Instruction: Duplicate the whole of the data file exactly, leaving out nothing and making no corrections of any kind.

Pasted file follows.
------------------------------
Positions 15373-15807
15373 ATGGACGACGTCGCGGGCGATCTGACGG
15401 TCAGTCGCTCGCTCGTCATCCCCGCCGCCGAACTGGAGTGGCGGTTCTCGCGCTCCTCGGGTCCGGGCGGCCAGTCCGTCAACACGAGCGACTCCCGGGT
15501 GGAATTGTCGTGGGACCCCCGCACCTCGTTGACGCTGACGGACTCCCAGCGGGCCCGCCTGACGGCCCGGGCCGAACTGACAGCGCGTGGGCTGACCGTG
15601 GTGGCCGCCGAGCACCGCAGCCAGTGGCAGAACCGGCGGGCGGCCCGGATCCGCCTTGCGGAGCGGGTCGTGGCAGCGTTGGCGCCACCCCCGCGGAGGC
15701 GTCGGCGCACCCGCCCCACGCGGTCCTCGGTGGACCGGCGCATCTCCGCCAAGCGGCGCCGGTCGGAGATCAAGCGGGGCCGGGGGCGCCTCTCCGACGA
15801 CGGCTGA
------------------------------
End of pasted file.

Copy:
Positions 15373-15807
15373 ATGGACGACGTCGCGGGCGATCTGACGG
15401 TCAGTCGCTCGCTCGTCATCCCCGCCGCCGAACTGGAGTGGCGGTTCTCGCGCTCCTCGGGTCCGGGCGGCCAGTCCGTCAACACGAGCGACTCCCGGGT
15501 GGAATTGTCGTGGGACCCCCGCACCTCGTTGACGCTGACGGACTCCCAGCGGGCCCGCCTGACGGCCCGGGCCGAACTGACAGCGCGTGGGCTGACCGTG
15601 GTGGCCGCCGAGCACCGCAGCCAGTGGCAGAACCGGCGGGCGGCCCGGATCCGCCTTGCGGAGCGGGTCGTGGCAGCGTTGGCGCCACCCCCGCGGAGGC
15701 GTCGGCGCACCCGCCCCACGCGGTCCTCGGTGGACCGGCGCATCTCCGCCAAGCGGCGCCGGTCGGAGATCAAGCGGGGCCGGGGGCGCCTCTCCGACGA
15801 CGGCTGA